Carter's choices of poets to set to music reveals a great deal about him, about his emotive affect and about his world-view. First, he had excellent taste in poetry; over his career, he has chosen poems by Hart Crane, Robert Frost, Robert Lowell, Elizabeth Bishop, and John Ashbery, five of the most powerful and artful poets of the 20th Century. If you're familiar with their work, you'll recognize how much they share. Lowell, Bishop, and Ashbery were lifelong 'comrades' in generating a new poetic canon of confession and introspection. Carter's music, seen as part of his poets' world view, is equally introspective.

The three short settings of poems by Robert Frost were written in 1942, and are scarcely to be compared with the later, larger works. They're interesting, however, in their similarity to the miniature songs of Charles Ives. I hadn't really heeded Carter's inheritance from Ives before.

The six poems by Bishop comprise a cohesive oratorio - A Mirror on Which to Dwell - for soprano voice in recitativo, accompanied by an instrumental ensemble of complex timbres: flutes of three sizes, clarinet, bass clarinet, oboe, English horn, violin, viola, cello, double bass, piano, and percussion. This is my favorite of the works on the CD, and to my ears at least, the easiest to ingest as pure expressionism. The range of pitches is almost shockingly wide, both from the singer and from the instrumental ensemble. Like Bishop's poems, and like much of Carter's other music, the endings of each recitation are curiously abrupt and inverse. On first listening, just let yourself enjoy the colors; listen for the structures another time.

Syringa - the Ashbery poem - is a bi-lingual recitation, nineteen minutes long, of formidable acoustic complexity. Ashbery's poetry after the mid-1960s became almost dementedly personal and enigmatic, the sort of stuff that a few readers adored and many despaired of appreciating, wildly eclectic in idiom and in allusion. I struggle with his poetry myself, and likewise I'm still struggling to work through Carter's setting of it. The overall musical concept of Syringa is potent, but much of the note-by-note rhetoric still seems arbitrary to me.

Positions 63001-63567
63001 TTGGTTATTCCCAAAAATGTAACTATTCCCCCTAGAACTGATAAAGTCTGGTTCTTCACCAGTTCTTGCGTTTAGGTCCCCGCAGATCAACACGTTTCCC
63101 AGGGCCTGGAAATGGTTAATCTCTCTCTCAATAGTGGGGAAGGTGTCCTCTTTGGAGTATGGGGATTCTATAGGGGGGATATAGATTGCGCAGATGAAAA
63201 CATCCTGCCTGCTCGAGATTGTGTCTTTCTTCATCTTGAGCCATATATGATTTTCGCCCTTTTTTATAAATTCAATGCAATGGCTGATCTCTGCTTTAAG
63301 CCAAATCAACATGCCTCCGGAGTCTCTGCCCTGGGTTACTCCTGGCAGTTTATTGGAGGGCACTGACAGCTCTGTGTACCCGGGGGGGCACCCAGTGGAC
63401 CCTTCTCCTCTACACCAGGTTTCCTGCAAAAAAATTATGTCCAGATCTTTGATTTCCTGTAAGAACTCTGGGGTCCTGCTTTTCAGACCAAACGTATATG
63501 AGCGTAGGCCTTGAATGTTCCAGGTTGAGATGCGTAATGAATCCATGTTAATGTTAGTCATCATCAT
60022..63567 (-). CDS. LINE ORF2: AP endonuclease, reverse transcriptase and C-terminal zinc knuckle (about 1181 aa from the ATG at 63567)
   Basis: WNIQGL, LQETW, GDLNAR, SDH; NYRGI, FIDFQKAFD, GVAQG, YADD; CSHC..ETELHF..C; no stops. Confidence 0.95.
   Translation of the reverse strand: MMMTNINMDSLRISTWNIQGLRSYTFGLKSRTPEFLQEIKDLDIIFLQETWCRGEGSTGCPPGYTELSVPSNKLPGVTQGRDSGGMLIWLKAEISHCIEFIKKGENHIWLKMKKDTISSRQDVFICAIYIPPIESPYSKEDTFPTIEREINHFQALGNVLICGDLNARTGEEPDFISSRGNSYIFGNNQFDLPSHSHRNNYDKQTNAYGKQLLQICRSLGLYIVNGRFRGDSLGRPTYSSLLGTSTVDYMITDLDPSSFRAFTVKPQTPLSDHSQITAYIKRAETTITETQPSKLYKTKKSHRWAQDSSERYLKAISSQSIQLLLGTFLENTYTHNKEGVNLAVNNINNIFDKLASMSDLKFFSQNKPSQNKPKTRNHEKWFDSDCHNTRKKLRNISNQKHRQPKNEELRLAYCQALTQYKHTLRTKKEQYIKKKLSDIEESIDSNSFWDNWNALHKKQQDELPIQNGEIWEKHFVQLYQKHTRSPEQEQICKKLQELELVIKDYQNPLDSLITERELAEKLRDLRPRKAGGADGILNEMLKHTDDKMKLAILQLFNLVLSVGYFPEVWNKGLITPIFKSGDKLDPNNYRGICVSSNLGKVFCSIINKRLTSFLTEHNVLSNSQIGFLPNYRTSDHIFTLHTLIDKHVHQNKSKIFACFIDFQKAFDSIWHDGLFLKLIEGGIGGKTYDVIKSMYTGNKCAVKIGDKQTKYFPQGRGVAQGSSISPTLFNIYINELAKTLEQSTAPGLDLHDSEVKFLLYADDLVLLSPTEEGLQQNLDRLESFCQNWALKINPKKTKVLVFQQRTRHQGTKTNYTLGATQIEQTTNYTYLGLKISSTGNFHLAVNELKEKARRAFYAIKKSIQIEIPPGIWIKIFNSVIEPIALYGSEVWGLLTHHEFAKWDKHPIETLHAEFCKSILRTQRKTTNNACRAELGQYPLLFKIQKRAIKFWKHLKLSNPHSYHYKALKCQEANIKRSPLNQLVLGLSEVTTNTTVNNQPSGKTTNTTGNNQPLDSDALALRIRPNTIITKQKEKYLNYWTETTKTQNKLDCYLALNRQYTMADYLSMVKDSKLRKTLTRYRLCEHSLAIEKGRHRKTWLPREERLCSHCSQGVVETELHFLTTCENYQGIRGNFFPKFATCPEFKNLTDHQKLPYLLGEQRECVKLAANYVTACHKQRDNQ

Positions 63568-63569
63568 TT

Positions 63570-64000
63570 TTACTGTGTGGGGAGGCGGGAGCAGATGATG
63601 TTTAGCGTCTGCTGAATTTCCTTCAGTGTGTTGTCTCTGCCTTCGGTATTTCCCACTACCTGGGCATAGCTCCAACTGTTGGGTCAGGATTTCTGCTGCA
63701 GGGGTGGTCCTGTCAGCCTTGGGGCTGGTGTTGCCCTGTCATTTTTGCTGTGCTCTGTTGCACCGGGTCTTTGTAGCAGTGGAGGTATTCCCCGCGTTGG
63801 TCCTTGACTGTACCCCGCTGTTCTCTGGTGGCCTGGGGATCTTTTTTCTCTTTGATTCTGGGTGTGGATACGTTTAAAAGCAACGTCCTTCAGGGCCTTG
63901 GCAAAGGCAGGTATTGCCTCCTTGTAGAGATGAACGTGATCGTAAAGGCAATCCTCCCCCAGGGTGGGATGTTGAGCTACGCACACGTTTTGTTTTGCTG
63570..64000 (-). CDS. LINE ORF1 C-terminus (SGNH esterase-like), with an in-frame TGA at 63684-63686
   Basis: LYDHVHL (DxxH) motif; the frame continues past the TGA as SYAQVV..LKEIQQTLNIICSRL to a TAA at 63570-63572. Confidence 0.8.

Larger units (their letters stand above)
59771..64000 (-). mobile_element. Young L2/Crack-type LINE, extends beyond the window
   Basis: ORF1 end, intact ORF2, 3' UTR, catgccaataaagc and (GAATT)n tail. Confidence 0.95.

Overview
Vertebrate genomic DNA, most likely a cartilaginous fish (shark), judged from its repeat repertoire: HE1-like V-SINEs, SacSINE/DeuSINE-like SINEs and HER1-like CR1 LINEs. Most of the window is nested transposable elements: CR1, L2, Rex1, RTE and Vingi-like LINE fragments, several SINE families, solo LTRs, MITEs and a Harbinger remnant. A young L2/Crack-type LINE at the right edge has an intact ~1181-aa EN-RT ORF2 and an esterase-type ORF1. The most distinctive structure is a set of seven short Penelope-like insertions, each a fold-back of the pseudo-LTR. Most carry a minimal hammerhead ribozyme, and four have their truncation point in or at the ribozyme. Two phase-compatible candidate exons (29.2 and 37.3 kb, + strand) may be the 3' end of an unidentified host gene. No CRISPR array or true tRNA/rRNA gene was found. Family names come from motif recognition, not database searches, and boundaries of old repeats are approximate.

The six short Lowell poems assembled as "In Sleep, In Thunder" are dedicated to Lowell as a memorial. Carter and Lowell were apparently good friends. The choice of these six poems from all of Lowell's work may reflect some personal attachments; they are not among Lowell's most outstanding works. The settings are almost pure 'recitativo' in the Baroque sense. Accompanied by an even larger instrumental ensemble than the Bishop poems, they are sung with extreme clarity of diction by tenor Jon Garrison. You won't need to follow the texts in the booklet to understand Garrison, whose voice is not glorious but whose sense of pitch and timing is superb.

Elliot Carter is now 100 years old. Even among composers, who seem to live longer than mere mortals, he has forged a musical lifetime of huge productivity. His influence has been and still is immense. Hearing his "style" aligned with the explicit rhetoric of words might be, for some listeners, a good chance to grasp what he's all about."